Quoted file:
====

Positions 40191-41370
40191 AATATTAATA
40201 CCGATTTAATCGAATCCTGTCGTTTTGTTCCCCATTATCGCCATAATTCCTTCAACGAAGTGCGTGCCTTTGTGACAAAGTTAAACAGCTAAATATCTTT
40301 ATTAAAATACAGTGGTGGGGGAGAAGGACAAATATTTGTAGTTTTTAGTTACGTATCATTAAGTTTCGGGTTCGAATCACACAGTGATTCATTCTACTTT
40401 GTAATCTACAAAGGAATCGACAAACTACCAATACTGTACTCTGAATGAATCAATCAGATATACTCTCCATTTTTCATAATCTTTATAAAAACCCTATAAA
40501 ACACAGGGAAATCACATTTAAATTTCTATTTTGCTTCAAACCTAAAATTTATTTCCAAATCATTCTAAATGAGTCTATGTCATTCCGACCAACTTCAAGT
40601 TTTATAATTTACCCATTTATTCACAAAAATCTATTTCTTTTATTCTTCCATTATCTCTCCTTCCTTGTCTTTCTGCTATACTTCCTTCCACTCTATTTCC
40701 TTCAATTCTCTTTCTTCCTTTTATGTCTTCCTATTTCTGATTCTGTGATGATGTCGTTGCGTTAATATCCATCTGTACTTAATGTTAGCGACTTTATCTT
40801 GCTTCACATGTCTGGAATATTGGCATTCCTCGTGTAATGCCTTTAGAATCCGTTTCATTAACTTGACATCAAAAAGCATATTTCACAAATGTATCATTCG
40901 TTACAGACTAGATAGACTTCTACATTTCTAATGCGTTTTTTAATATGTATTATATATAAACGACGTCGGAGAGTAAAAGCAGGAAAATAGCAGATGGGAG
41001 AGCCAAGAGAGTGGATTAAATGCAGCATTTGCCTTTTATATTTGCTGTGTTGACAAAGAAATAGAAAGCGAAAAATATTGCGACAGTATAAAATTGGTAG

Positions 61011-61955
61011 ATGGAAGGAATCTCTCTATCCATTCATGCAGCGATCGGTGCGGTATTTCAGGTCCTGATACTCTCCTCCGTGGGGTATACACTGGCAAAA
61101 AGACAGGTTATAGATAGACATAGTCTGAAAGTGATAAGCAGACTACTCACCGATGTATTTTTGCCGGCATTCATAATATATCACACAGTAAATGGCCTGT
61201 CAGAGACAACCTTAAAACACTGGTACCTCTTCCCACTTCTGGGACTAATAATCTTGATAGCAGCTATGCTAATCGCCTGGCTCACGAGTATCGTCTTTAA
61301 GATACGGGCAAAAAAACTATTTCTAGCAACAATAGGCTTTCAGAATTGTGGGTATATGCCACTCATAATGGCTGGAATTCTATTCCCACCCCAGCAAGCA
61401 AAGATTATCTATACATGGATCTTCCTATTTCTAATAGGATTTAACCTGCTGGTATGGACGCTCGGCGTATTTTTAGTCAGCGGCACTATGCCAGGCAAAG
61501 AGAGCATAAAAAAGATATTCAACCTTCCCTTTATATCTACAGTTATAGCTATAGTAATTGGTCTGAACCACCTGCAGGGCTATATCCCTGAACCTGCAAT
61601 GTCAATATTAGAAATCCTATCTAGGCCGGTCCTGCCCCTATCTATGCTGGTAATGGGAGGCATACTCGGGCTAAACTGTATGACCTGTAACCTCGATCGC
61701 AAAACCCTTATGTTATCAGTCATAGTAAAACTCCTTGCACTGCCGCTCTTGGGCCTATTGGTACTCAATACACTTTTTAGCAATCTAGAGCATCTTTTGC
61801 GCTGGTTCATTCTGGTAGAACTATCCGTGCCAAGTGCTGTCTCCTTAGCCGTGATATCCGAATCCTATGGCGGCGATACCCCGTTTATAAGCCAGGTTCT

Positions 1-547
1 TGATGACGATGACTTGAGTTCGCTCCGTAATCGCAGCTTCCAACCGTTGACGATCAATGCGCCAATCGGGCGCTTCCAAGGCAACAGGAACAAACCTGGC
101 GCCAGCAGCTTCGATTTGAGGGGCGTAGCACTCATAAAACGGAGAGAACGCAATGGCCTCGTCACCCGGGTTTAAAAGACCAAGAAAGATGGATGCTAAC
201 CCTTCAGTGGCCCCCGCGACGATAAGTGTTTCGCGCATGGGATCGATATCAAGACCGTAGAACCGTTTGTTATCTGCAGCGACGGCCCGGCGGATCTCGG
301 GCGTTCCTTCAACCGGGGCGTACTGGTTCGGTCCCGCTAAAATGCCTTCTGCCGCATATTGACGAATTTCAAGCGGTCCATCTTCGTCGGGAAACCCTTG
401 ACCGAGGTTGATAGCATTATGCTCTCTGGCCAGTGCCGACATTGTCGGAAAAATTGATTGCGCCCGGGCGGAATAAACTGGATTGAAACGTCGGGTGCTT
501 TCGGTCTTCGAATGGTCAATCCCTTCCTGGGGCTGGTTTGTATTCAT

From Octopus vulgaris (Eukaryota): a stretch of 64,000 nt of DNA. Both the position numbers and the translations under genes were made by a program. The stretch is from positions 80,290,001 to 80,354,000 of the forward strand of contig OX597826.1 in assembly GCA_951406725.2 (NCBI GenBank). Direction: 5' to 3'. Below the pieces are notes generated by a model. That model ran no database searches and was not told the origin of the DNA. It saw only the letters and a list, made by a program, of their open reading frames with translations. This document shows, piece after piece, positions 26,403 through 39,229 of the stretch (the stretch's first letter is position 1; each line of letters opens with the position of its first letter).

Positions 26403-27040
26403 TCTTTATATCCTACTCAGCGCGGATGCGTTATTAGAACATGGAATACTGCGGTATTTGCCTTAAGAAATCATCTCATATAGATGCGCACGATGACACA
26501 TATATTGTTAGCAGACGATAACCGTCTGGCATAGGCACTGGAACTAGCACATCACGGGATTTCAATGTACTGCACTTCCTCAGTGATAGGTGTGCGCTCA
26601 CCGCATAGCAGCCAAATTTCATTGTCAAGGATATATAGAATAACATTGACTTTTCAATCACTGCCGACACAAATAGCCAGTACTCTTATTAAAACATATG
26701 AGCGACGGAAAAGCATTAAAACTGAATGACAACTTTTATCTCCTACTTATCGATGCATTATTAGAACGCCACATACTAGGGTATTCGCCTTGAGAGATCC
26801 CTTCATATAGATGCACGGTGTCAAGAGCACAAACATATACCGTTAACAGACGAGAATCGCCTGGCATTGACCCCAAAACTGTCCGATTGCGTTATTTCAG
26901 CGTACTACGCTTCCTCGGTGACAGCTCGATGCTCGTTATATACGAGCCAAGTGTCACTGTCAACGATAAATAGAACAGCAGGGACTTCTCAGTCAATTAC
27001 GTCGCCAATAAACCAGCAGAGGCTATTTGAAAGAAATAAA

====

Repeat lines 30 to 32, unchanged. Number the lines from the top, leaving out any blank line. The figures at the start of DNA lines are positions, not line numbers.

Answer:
Positions 26403-27040
26403 TCTTTATATCCTACTCAGCGCGGATGCGTTATTAGAACATGGAATACTGCGGTATTTGCCTTAAGAAATCATCTCATATAGATGCGCACGATGACACA
26501 TATATTGTTAGCAGACGATAACCGTCTGGCATAGGCACTGGAACTAGCACATCACGGGATTTCAATGTACTGCACTTCCTCAGTGATAGGTGTGCGCTCA